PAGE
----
Methods

Study design

This was a preliminary 24 week open trial designed to assess the efficacy and tolerability of zonisamide 75 mg/day augmentation for MDD patients (actually an off-label prescription of zonisamide) not responding to a 12 week treatment with duloxetine at 60 mg/day. The unusual choice of duloxetine was essentially dictated by pharmacokinetic and pharmacodynamic issues, in view of subsequent combination with zonisamide. The study was conducted from February 2008 to September 2010, with approval by the Ethical Committee of the San Martino Hospital, University of Genova, Genoa, Italy in November 2007.

Subjects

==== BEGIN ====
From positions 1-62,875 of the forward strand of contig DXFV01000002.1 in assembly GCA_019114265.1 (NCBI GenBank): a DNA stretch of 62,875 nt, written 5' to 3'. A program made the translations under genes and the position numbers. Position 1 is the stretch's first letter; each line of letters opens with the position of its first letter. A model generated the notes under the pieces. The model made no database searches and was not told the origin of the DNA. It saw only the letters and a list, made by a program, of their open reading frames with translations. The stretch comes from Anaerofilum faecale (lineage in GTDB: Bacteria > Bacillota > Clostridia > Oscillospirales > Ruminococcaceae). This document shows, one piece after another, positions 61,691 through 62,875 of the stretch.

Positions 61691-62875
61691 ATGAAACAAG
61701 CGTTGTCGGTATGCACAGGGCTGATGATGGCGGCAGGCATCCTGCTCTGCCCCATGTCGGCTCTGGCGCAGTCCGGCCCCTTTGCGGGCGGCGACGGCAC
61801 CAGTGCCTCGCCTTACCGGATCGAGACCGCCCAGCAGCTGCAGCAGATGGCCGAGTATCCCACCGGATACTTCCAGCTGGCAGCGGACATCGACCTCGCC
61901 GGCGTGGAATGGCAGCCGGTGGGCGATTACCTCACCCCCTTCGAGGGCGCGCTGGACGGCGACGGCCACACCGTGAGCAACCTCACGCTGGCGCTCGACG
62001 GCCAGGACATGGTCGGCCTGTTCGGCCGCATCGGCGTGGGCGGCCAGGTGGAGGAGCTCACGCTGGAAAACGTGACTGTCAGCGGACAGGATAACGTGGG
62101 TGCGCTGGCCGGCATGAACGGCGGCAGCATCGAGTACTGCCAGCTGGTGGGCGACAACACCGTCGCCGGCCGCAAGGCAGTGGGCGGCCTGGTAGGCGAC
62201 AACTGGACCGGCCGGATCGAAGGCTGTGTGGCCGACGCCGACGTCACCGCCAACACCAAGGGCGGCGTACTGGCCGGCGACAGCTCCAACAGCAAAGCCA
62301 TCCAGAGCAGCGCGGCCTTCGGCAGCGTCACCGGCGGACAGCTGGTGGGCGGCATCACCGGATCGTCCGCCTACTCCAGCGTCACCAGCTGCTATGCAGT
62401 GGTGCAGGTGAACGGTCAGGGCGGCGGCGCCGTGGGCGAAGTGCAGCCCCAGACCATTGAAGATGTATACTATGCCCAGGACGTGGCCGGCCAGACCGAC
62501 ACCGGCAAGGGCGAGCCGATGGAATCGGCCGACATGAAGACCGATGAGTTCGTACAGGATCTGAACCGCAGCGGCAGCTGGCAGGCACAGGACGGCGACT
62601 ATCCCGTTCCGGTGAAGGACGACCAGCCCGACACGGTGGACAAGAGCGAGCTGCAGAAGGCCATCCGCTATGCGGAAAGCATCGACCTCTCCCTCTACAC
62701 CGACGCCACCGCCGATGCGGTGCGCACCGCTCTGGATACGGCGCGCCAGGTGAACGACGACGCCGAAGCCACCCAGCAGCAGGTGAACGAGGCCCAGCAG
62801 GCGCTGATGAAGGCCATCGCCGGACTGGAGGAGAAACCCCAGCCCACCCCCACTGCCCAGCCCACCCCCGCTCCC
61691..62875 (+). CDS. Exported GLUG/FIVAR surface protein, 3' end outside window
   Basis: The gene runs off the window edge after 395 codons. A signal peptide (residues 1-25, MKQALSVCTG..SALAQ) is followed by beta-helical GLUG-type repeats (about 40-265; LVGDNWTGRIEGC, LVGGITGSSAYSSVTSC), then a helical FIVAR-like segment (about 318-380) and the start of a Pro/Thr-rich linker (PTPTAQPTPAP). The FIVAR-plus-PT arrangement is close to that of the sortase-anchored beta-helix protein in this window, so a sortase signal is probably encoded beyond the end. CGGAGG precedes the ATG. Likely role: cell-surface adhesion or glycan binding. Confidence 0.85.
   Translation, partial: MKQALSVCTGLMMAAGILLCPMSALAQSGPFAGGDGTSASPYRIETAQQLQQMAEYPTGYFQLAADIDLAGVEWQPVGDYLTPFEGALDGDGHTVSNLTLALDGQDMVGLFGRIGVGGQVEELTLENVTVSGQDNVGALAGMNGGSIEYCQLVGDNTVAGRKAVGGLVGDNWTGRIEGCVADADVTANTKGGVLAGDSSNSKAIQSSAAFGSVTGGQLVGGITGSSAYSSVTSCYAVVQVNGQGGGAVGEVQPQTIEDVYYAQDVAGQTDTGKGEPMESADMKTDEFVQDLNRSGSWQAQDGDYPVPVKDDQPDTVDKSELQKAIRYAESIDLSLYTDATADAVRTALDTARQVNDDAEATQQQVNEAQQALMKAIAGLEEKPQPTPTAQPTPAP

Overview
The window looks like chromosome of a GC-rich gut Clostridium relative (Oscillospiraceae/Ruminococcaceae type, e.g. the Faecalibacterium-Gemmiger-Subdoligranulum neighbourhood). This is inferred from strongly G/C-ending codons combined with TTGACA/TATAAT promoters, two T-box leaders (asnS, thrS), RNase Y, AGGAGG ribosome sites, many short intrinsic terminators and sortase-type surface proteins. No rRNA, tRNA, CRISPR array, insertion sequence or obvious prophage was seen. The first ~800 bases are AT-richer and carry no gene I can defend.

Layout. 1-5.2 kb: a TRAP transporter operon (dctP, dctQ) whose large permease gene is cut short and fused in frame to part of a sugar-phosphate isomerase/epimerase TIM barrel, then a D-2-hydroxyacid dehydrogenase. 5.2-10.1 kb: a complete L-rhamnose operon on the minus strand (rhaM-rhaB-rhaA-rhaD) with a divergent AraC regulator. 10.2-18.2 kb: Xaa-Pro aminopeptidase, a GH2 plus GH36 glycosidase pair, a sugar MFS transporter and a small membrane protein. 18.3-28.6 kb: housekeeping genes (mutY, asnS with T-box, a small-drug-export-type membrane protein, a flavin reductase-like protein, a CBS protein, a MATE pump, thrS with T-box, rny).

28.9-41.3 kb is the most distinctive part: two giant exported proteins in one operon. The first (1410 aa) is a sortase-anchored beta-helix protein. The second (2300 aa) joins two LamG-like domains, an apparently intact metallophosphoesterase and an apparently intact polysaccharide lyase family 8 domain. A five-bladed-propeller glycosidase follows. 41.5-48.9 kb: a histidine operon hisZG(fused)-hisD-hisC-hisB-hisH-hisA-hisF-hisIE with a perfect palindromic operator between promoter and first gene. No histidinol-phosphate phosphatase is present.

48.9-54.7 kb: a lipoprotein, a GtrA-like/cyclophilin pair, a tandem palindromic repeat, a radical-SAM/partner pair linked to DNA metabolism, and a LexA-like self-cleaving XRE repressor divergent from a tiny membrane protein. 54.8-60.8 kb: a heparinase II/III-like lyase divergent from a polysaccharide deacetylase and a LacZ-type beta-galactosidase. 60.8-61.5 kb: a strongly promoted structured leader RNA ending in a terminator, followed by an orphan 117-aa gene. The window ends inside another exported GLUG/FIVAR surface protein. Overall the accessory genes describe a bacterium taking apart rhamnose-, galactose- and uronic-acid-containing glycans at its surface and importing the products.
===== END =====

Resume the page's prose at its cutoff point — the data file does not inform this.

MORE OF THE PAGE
The planned and actual study population included 40 outpatients, aged 18 years or older, of both genders, fulfilling DSM-IV criteria for MDD and with a current single or recurrent major depressive episode. At screening, patients had to have a minimum score of 18 on the 17-item Hamilton Scale for Depression (HAM-D) [20]. Exclusion criteria included the following DSM-IV-defined diagnoses: bipolar disorders (either type I or type II), cyclothymia, schizoaffective disorder or schizophrenia, dementia or substance abuse disorder in the last 6 months, suicidal ideation that made participation unduly risky, unstable medical conditions, abnormal thyroid function, QTc ≥450 ms on screening electrocardiogram (ECG; calculated using the Bazett formula), being pregnant, lactating, or not using adequate contraception if capable of getting pregnant, as well as having known contraindications for zonisamide (for example, history of severe myopia, kidney stones or narrow angle glaucoma) or duloxetine. Patients were also excluded if unwilling or unable to provide valid signed informed consent or if they could not safely taper concomitant psychotropic drugs, which had to be withdrawn for 2 weeks, except for fluoxetine and depot neuroleptics requiring at least a 4 week discontinuation. Zolpidem 10 mg at bedtime was allowed, but could not be taken the night before scheduled assessments. Finally, body weight (in kg) was also recorded at screening, week 12 (main evaluation time) and week 24 (endpoint) along with repeated medical monitoring including ECG recording. Patients could leave the study at any time and still obtain clinical care.